The Turkish parliament has formally approved a three month state of emergency after a failed coup last Friday. President Recep Tayyip Erdoğan promises its needed to protect Turkey’s democracy:
“The aim is to rapidly and effectively take all steps needed to eliminate the threat against democracy, the rule of law and the people’s rights and freedoms,” Mr. Erdogan said.
“This measure is in no way against democracy, the law and freedoms,” he added. “On the contrary, it aims to protect and strengthen them.”
Turkish Prime Minister Numan Kurtulmuş told the media the country “will suspend the European convention on human rights insofar as it does not conflict with its international obligations.”
Yeah, the international community does not believe the Turkish government. Since Friday, Erdoğan has purged almost 53,000 people allegedly connected to the failed coup, which he blames on the Gülen Movement:
- 15,200 teachers, canceled 21,000 licences
- 1,557 deans asked to resign
- 100 at the National Intelligence Organization (MİT)
- 257 at the Prime Ministry
- 35,000 soldiers, police, judges, and civil servants
- 492 from the Religious Affairs Directorate
- 393 from Family and Social Policies Ministry
- 16 from Development Ministry
- 1,500 at the Finance Ministry
Justice Minister Bekir Bozdağ justified the move because the country lacks the resources to weed out those responsible:
“This decision was taken in order to remove the threat of the Fethullahist terror organization, which spread across the state like a cancer cell, and its offshoots in the TSK, judiciary, police, our universities and the rest of our public institutions,” Bozdağ stated.
Erdoğan told his European and NATO allies they “do not have the right to criticize this decision.” He said other countries, mainly France, have passed state of emergencies under Article 15. He failed to mention that none of them purged people and violated their basic human rights:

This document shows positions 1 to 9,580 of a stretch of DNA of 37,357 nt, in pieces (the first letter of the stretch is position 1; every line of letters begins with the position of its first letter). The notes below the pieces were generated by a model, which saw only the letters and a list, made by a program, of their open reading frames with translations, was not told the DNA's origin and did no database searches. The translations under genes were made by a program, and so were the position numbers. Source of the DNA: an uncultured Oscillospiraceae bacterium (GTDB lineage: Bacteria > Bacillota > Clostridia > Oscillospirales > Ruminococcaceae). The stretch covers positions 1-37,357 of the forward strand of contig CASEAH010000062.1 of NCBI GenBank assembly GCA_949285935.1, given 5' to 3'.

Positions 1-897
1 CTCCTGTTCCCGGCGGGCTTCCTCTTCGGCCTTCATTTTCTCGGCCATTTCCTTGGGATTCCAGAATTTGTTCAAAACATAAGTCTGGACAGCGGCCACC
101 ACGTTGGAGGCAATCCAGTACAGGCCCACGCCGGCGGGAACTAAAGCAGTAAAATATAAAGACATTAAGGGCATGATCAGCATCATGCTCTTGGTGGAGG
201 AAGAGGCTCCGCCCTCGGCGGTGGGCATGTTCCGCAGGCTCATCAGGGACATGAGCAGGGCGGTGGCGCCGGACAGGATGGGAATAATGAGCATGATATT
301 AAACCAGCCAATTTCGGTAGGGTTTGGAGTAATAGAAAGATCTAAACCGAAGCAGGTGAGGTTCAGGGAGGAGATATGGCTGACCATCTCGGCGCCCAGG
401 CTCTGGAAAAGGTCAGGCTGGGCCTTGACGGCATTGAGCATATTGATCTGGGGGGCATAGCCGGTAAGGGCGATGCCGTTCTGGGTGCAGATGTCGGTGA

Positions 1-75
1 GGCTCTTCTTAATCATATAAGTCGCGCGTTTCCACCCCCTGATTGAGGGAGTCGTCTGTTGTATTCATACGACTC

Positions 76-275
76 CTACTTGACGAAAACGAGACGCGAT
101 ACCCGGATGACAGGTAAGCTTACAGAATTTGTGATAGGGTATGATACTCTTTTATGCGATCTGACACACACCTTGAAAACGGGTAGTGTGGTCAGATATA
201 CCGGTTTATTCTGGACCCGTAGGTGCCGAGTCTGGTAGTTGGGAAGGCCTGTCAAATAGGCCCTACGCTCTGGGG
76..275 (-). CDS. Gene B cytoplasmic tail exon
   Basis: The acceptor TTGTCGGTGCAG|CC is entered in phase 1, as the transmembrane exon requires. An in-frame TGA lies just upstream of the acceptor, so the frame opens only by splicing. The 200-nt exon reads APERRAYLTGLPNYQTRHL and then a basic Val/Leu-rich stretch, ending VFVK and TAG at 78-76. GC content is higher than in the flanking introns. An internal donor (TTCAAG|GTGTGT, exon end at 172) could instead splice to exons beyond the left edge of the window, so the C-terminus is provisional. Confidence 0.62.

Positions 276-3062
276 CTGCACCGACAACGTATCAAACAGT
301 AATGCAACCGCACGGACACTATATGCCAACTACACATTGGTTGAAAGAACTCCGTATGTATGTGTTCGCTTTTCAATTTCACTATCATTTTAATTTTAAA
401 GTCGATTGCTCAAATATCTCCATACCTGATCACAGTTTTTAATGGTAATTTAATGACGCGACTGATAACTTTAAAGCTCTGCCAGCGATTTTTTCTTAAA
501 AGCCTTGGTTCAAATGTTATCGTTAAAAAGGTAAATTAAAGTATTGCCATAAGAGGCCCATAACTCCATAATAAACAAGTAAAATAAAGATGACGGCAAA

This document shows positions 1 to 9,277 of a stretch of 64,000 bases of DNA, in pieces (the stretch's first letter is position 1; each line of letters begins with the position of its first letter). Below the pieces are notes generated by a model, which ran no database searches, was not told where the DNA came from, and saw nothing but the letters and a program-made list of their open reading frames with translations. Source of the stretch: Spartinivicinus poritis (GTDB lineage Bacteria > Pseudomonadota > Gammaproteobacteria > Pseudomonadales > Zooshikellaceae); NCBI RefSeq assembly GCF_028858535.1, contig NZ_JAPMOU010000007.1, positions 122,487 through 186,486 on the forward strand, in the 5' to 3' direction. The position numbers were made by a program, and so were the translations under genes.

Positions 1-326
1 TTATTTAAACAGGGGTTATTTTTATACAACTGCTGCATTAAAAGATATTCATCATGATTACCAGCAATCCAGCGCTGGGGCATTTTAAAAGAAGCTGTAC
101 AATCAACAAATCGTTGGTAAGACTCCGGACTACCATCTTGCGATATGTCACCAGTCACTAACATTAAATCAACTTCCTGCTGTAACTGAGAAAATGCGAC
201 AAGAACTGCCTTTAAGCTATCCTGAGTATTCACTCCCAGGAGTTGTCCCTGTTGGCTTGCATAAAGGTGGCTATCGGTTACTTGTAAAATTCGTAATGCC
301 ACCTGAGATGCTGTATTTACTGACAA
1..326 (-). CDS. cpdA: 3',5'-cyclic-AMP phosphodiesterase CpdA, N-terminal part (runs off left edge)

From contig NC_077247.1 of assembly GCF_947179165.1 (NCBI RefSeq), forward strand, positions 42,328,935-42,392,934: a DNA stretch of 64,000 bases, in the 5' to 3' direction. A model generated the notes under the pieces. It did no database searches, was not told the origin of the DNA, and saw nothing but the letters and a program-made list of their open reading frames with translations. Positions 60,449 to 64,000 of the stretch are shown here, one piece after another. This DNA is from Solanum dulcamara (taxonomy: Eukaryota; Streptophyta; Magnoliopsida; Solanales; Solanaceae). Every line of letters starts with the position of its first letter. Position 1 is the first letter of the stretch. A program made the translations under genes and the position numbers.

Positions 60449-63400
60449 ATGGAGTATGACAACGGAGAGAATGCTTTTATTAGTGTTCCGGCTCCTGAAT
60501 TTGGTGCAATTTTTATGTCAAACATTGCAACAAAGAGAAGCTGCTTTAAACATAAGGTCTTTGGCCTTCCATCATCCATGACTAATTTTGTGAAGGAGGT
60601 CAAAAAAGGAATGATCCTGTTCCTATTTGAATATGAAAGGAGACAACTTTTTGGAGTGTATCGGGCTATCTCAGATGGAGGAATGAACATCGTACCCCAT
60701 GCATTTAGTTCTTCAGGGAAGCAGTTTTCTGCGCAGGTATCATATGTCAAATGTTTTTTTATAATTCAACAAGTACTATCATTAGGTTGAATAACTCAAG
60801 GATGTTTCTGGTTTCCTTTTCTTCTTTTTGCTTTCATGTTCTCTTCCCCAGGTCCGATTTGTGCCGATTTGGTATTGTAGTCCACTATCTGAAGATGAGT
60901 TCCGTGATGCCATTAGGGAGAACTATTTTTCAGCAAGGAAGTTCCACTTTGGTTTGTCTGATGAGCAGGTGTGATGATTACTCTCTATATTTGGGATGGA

Article 15 and other international rights treaties allow governments to restrict certain rights, including freedom of movement, expression and association during states of emergency. However, the article stipulates that measures must be strictly proportionate and not discriminate against people based on ethnicity, religion or social group.
The emergency provisions under Article 15 cannot, however, be used retrospectively to justify any action before the declaration was made. Nor do the emergency provisions allow for the right to a fair trial to be suspended or the prohibition on torture to be lifted.
A spokesman for the Council of Europe told the Guardian: “What’s important is that Turkey has to keep the secretary general of the council informed of developments during the state of emergency. Strictly speaking, they have to inform us what parts of the convention will be affected.”
The State of Emergency Act allows the government to punish journalists and analysts who report “exaggerated” news.
Article 25 of State of Emergency Act spells doom for Turkish journalists and analysts – punishes "exaggerated" news. pic.twitter.com/vyY9mE1TtJ
— Alev Scott (@AlevScott) July 21, 2016
The Council of Europe said the government told them they intended to declare “a state of emergency under article 15 of the treaty.”
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